>>Some WCAG Working Group members think we need 
>>to put "information" in there, but I argue 
>>that's tautological. Nobody publishes a Web 
>>site made up of <p></p> and <h1></h1> with 
>>nothing inside them. Among other things, that 
>>contravenes the HTML spec, and valid code is 
>>going to be a requirement at all times in WCAG 
>>2.
>
>	You are correct.
>>
>>	"structure, presentation, and behaviour"?
>
>		Bingo!
>
>		(How can these experts not know that?)


2. Gez Lemon <http://JuicyStudio.com/>

>I would opt for "structure, presentation, and 
>behaviour", or even "content, presentation, and 
>behaviour".
>
>>  2. What wording would you suggest for the success criteria in this
>>  guideline? Would it not have something to do with semantic markup?
>>  progressive enhancement?
>
>I'm useless at wording things well, but I do 
>think the success criteria should at least 
>include the following:
>
>1: The document is usable without CSS
>2: The document is usable without scripting
>3: The document is structurally correct
>4: The structure validates to formal grammars if a validator exists
>for the particular grammar
>5: CSS validates to formal grammars
>6: Scripting doesn't result in errors or warnings in a scripting console
>
>I mentioned documents being usable without 
>scripting at the face-to-face meeting in 
>Dublin[...].
>
>>  3. How do you think we should handle data formats that don't have
>>  validators (like PDF, JavaScript) or structure (images)? I'm just
>>  looking for vague suggestions here.
>
>[...] Ideally, it would be good to push the 
>vendors, such as Adobe, to create validators 
>that could check a document for basic 
>accessibility. The only other things I can think 
>of are testing for device independence, and 
>testing with assistive technology if it's 
>available (or Opera 8).
>
>Browsers like Mozilla and Opera have very good 
>scripting consoles that alert developers of any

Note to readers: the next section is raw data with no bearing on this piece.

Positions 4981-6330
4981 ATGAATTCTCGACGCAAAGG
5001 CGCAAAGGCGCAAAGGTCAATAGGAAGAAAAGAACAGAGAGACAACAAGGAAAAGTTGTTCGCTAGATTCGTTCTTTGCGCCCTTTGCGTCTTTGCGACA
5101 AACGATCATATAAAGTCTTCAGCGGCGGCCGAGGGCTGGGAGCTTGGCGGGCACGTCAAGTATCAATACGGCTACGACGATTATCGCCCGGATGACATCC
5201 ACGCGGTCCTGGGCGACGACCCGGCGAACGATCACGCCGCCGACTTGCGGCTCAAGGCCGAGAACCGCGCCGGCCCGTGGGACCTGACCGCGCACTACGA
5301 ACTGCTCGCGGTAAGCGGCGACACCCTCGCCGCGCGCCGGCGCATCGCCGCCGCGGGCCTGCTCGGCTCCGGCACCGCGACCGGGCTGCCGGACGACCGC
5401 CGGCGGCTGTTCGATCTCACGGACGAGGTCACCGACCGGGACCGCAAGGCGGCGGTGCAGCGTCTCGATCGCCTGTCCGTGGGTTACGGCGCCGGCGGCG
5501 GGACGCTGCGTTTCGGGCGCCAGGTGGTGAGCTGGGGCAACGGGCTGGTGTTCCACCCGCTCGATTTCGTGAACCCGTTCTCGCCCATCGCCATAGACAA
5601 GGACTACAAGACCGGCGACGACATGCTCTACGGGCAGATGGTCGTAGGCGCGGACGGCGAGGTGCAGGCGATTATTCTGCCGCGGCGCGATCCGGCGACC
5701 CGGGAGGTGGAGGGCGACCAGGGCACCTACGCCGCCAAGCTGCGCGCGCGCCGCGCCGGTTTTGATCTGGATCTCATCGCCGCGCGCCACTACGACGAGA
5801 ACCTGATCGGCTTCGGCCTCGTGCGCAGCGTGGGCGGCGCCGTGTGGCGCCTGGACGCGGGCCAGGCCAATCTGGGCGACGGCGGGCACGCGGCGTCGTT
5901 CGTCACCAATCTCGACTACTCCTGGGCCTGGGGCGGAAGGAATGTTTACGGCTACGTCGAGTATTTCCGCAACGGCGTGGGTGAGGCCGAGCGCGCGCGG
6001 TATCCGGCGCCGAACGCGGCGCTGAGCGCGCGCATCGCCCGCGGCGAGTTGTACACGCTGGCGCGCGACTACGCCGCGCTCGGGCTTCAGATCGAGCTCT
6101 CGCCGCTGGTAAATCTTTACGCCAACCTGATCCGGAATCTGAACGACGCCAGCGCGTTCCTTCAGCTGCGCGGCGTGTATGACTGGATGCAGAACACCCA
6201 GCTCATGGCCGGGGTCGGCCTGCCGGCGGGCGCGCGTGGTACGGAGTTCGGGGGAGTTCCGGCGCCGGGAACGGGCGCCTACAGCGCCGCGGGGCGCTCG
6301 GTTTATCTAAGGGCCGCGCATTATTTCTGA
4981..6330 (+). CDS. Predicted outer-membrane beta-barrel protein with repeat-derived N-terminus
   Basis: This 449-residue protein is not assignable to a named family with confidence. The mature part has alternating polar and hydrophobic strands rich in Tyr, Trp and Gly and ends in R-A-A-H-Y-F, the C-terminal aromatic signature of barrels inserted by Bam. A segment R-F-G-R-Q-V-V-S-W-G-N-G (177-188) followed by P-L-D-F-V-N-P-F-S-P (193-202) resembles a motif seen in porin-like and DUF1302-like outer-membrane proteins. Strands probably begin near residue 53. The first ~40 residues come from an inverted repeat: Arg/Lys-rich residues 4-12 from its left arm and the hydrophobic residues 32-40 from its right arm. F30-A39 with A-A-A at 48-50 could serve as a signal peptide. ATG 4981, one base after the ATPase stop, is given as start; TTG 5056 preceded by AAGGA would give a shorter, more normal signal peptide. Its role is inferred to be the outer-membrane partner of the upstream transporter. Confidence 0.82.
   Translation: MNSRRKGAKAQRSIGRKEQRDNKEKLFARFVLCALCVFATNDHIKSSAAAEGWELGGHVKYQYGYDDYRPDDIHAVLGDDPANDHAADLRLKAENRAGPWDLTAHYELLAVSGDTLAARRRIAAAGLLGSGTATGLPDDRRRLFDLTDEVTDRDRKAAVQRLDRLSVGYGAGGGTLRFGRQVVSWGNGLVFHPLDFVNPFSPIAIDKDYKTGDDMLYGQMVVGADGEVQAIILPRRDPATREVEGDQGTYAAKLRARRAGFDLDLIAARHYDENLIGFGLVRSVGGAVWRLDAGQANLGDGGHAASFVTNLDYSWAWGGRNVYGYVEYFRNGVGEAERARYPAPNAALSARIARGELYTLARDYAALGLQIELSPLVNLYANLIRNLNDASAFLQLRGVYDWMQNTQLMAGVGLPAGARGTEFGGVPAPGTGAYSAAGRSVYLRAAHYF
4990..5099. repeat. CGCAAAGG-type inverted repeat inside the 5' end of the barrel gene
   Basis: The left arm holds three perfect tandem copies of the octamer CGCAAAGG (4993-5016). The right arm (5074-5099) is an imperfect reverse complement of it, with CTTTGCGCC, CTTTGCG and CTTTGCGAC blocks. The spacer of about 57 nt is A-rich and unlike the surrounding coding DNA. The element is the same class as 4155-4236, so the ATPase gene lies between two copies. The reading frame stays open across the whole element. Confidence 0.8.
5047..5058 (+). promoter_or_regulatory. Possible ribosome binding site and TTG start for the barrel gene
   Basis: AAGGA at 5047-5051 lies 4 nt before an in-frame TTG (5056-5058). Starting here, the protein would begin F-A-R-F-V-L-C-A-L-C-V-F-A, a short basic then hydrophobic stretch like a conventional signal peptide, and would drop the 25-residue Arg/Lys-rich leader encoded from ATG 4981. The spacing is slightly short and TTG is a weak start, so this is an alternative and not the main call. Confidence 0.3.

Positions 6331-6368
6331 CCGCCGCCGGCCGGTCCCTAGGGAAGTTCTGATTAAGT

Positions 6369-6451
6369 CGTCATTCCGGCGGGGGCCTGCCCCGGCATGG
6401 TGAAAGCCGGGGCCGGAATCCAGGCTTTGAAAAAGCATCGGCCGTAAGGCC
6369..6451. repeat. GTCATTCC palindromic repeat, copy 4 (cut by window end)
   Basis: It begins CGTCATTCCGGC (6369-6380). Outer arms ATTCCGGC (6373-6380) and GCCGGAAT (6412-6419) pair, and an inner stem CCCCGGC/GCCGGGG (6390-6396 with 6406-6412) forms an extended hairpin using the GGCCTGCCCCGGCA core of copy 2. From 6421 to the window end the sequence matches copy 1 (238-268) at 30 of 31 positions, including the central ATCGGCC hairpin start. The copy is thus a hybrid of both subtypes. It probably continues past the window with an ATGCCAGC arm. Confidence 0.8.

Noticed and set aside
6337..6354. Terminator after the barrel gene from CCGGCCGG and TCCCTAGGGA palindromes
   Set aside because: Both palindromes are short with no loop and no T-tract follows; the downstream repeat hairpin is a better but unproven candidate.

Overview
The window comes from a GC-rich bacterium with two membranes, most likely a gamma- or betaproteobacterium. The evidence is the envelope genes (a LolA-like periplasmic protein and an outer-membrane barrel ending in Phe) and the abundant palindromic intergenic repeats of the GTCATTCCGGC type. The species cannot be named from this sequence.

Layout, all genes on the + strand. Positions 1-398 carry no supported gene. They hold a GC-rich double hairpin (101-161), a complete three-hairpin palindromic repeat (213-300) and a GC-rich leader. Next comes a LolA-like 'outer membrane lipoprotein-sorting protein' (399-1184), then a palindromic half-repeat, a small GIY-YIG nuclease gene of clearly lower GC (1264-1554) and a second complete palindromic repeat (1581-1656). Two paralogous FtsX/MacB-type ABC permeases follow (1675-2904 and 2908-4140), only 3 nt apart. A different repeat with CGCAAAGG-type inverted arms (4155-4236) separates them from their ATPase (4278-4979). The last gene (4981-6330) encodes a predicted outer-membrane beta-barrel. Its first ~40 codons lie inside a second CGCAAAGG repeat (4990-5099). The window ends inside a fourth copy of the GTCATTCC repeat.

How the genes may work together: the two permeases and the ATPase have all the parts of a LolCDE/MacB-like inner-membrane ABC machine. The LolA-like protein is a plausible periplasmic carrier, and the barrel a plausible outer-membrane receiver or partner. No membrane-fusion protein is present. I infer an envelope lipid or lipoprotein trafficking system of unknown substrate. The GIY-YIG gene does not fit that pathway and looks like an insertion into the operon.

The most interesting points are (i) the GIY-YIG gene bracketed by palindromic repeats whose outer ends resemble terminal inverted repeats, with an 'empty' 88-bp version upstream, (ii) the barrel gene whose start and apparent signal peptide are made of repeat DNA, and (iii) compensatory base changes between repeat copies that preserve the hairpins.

>warnings and errors. I can't think of a means of 
>checking the accessibility right now, but 
>checking that documents behave as expected when 
>scripting is disabled, following progressive 
>enhancement techniques would help.


3. Molly Holzschlag <http://Molly.com/>

>"Structure, presentation, and behavior" gets my 
>vote.  These are the layers in the cake, after 
>all.


4. Dave Shea <http://mezzoblue.com/>

>>  2. What wording would you suggest for the 
>>success criteria in this guideline? Would it 
>>not have something to do with semantic markup? 
>>progressive enhancement?
>
>Working backwards here...
>
>Level 1, point 3 & Level 2, point 1. The two 
>references to information/color are almost 
>identical, although the informative notes they 
>reference are different. I don't see any reason 
>why these haven't already been combined into a 
>single Level 2 guideline.
>
>Level 1, point 2. The emphasis criteria links to 
>an informative note that tells you to use 
>semantic markup, and then goes on to describe 
>nothing of the sort. There should instead be 
>some clear guidelines on different types of 
>possible emphasis, when to use headers vs. 
>strong/em elements, and perhaps a discussion on 
>b/i and why the visual emphasis they add doesn't 
>mean anything when, for example, spoken aloud.
>
>(And is it just me or is Example 1 on the note --
><http://www.w3.org/TR/2004/WD-WCAG20-GENERAL-20041119/content-structure-separation-emphasis.html>
>  -- a perfect example of presentational content? 
>I'm having a tough time seeing the difference. 
>Between. Doing. This. To. Convey. Emphasis. and, 
>say, using inline pipe characters as list 
>separators, for example.)
>
>
>New level 1 point -
>
>        Any information conveyed through presentational or scripted
>        elements is also available when presentation and/or script are
>        disabled.
>
>Among other things, this would mean that when 
>images are disabled, when CSS is disabled, when 
>Javascript is disabled, when Flash is disabled, 
>you could still navigate a site and use its 
>content. Exceptions being information locked 
>into images, which the existing informative note 
>attached to Level 1, point 1 goes into greater 
>detail clarifying.
>
>This also implicitly allows progressive 
>enhancement, as any usage of advanced 
>technologies over top of a sound document 
>structure should gracefully degrade if this 
>point is adhered to.
>
>>  3. How do you think we should handle data 
>>formats that don't have validators (like PDF, 
>>JavaScript) or structure (images)? I'm just 
>>looking for vague suggestions here.
>
>Same as always, I suppose. Graceful degradation 
>and alternative data views where possible. If a